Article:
alexa Purkinje cell loss in essential tremor: Random sampling quantification and nearest neighbor analysis.


Journal of Multiple Sclerosis

Author(s): Choe M, Corts E, , Vonsattel JP, , , Choe M, Corts E, , Vonsattel JP, ,

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Abstract INTRODUCTION: Purkinje cell loss has been documented in some, although not all, postmortem studies of essential tremor. Hence, there is considerable controversy concerning the presence of Purkinje cell loss in this disease. To date, few studies have been performed. METHODS: Over the past 8 years, we have assembled 50 prospectively studied cases and 25 age-matched controls; none were reported in our previous large series of 33 essential tremor and 21 controls. In addition to methods used in previous studies, the current study used a random sampling approach to quantify Purkinje cells along the Purkinje cell layer with a mean of 217 sites examined in each specimen, allowing for extensive sampling of the Purkinje cell layer within the section. For the first time, we also quantified the distance between Purkinje cell bodies-a nearest neighbor analysis. RESULTS: In the Purkinje cell count data collected from fifteen 100 × fields, cases had lower counts than controls in all three counting criteria (cell bodies, nuclei, and nucleoli; all P < 0.001). Purkinje cell linear density was also lower in cases than controls (all P < 0.001). Purkinje cell linear density obtained by random sampling was similarly lower in cases than controls in all three counting criteria (cell bodies, nuclei, and nucleoli, all P ≤ 0.005). In agreement with the quantitative Purkinje cell counts, the mean distance from one Purkinje cell body to another Purkinje cell body along the Purkinje cell layer was greater in cases than controls (P = 0.002). CONCLUSIONS: These data provide support for the neurodegeneration of cerebellar Purkinje cells in essential tremor. © 2016 International Parkinson and Movement Disorder Society.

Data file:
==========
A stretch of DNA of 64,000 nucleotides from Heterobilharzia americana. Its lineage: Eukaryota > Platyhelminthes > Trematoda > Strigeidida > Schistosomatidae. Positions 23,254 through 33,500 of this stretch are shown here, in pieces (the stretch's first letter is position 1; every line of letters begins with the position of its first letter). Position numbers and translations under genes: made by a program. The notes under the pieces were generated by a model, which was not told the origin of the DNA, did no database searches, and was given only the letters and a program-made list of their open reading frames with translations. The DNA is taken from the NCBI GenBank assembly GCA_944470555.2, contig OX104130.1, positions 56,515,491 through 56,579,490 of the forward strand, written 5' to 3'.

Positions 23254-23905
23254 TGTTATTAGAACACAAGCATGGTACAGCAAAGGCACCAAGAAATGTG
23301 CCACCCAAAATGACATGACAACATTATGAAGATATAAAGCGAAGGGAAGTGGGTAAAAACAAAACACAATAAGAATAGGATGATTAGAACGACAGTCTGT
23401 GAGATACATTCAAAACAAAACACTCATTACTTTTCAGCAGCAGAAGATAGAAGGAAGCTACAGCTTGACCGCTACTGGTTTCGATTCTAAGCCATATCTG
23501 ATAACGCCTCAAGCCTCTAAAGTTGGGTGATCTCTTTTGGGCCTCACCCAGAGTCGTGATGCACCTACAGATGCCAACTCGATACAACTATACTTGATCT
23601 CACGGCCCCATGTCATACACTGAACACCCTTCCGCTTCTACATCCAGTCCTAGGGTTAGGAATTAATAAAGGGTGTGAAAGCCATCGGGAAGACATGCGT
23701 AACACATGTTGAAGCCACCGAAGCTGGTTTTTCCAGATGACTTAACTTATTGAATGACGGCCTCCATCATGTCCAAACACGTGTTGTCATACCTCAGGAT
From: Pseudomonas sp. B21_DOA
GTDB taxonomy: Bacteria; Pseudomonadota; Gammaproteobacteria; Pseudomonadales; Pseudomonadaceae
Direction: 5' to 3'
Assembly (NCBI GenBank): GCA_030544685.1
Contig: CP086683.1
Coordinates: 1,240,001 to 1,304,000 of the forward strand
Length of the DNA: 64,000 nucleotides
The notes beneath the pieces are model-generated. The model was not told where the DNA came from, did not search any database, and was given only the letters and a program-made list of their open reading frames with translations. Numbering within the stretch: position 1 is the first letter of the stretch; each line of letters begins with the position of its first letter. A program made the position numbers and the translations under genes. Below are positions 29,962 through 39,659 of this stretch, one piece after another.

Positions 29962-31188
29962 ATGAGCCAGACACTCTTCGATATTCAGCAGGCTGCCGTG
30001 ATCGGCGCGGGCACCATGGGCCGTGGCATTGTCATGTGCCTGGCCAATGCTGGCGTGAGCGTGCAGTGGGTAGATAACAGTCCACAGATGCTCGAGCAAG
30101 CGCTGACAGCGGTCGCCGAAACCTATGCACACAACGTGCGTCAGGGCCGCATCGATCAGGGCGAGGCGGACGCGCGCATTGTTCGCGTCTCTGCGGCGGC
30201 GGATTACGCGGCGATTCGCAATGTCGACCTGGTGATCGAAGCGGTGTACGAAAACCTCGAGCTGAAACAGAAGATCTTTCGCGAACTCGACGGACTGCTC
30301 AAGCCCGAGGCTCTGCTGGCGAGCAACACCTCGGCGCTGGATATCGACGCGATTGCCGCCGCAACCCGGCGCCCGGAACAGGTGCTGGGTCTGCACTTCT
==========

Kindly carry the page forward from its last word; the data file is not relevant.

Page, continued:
This article was published in Mov Disord and referenced in Journal of Multiple Sclerosis

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